THE FRENCH LINE (1953)  This was another film I had missed last time.  This was well worth the wait because Jane Russell appeared in person!  I loved her in THE OUTLAW and so many of the fun RKO films she made with Robert Mitchum.  The audience was very excited about her arrival.  There was a whole row of guys behind me in the theatre who were about to have an anxiety attack, they were so wound up.  She entered the Egyptian and received a long standing ovation.  She talked about working with Mitchum, Howard Hughes, Marilyn Monroe (who she apparently hated) and Gilbert Roland.  This film was produced by Howard Hughes and he was well known for being tasteless in his exploitation for Jane Russell and her figure.  The advertising at the time said, ““J.R. in 3-D! It’ll Knock BOTH your eyes out!”  While this film seems tame by 2006 standards, it was actually racy for the time.  A number called “Lookin’ For Trouble” was cut by censors, but we got to see it back in the film!  She does wear a VERY revealing costume in the film, so I can see why people in 1953 would have been a bit shocked.  The film itself was not great, but Jane Russell and Gilbert Roland gamely do what they can to bring up the level of the material.  The plot involves a wealthy Texas oil heiress who takes a cruise to France to find a man who will love her for who she is…and not for her vast fortune.  Misunderstandings, fighting and complications ensue, but it all leads up to a happy ending where the Texas lady finds love with her French man.

Jane Russell stayed for the film and really seemed to be having a great time.  There are so many movie stars from the golden age of Hollywood who never lived long enough to enjoy a second act or a re-discovery/revival of their work.  I’m glad that Jane Russell is still alive and able to see how many people there are who still love her.

September 17th at 1pm

As the name implies, everything they showed was extremely rare!  This was the highlight of the festival for me in 2003 and it was in 2006 as well.  Jeff Joseph and his team are so passionate and so dedicated in their pursuit of lost 3D material.  I salute their efforts and stand in awe of their findings! 

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Karie (site owner) Written by Karie (site owner)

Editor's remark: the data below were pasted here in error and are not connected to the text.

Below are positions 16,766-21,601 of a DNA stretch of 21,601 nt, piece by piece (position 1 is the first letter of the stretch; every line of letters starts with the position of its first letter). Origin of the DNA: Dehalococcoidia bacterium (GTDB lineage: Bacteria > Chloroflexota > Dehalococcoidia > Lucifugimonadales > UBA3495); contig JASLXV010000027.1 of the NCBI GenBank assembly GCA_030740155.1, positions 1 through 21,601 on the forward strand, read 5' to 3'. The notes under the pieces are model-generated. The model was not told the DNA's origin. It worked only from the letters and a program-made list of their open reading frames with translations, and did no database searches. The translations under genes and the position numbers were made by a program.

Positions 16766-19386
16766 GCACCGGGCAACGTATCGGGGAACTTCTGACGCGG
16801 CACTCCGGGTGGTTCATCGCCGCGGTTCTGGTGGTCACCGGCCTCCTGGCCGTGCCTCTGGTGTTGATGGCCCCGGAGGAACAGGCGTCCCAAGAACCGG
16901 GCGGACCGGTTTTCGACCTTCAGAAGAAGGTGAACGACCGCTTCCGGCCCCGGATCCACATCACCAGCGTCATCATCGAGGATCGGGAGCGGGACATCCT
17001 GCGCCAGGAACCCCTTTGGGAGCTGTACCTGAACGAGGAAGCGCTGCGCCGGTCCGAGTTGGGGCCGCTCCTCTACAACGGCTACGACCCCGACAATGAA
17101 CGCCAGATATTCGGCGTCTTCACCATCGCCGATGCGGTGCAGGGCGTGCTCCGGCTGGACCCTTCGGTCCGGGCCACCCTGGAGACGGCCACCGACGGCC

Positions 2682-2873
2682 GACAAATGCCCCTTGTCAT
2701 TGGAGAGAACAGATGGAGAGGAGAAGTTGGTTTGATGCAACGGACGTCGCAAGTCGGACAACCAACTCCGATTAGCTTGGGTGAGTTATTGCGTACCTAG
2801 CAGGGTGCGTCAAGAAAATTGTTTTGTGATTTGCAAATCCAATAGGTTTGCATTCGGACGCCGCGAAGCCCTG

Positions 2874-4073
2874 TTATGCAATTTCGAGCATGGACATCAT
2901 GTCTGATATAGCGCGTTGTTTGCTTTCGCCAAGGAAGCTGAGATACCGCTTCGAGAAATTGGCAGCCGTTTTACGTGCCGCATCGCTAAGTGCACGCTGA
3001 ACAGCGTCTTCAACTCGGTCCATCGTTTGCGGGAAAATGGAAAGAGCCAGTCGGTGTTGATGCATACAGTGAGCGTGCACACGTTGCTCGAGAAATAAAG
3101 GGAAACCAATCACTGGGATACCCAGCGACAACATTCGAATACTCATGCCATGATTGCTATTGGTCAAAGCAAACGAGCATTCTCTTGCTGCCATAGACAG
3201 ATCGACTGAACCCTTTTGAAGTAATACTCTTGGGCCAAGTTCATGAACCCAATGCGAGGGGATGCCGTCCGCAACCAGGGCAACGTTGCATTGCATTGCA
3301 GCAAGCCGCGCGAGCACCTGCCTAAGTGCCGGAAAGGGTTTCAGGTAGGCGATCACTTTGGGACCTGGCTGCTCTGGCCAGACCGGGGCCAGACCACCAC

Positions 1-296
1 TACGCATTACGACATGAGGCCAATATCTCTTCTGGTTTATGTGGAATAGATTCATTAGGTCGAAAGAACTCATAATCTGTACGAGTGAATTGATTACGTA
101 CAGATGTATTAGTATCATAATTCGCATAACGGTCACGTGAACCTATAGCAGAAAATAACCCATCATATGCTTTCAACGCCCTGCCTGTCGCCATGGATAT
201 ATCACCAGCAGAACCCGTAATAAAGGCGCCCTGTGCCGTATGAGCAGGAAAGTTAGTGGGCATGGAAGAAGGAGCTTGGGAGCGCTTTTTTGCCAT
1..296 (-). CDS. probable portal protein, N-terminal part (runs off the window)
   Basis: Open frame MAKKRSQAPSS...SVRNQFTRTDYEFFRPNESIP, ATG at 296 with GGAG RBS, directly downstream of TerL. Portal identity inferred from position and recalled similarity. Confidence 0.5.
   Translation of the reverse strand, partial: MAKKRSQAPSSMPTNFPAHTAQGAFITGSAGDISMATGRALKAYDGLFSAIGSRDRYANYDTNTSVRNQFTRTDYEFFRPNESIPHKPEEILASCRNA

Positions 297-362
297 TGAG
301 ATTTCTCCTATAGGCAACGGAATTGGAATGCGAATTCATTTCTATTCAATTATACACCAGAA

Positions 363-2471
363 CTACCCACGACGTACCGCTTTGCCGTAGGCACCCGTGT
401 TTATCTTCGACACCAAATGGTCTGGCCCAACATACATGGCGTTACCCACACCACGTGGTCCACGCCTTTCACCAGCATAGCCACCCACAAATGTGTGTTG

Sep. 13, 2006 | 11:50 PM
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Why the movie theatre will never die

I’m soooooooooooo sorry that I’ve been out of the blogging loop for so long.  I promise before a judge and jury that I will be much better about this going forward.  Not only that, but I’m going to try to do some catch up work and fill you in on all of the movies I’ve been seeing lately.

Speaking of seeing movies… you may have heard, today I appeared as a guest on “Attack of the Show.” The show aired on G4/Tech TV today, September 13th at 4pm West Coast Time and 7pm East Coast Time. It will also re-run at 6am tomorrow morning and possibly at other times as well.  You can check your local listings to confirm. 

I was in a segment called “The Loop” which is like CNN Crossfire. I went head to head with Chris Gore from and Brad Miska from Bloody We will discussed the death of the movie theatre.  While the segment wasn’t very long, I’d like to elaborate more on my thoughts…..

First off, there is something very special about going to the movies.  I have always felt that way.  Nothing beats sitting in a crowded theatre and sharing a common experience.  That is just something you can’t get at home regardless of how fancy your home entertainment system is.  Now don’t get me wrong, I totally understand what Chris Gore was saying about rude cell phone users, expensive ticket prices, pre-film commericals…BUT I’m convinced that there are ways around this.

Here are my suggestions to better your movie-going experience:

-Carefully choose your theatre.  The Arclight has a great over 21 screening series available and certain theatres tend to have more civilized patrons than others.  Personally I gravitate toward seeing films in historic theatres any chance I can get.  I love the Vista in Silverlake, the Westwood Crest in Westwood, the Chinese in Hollywood, etc.  Finding a theatre that you like and enjoy visually can always make for a better movie going experience.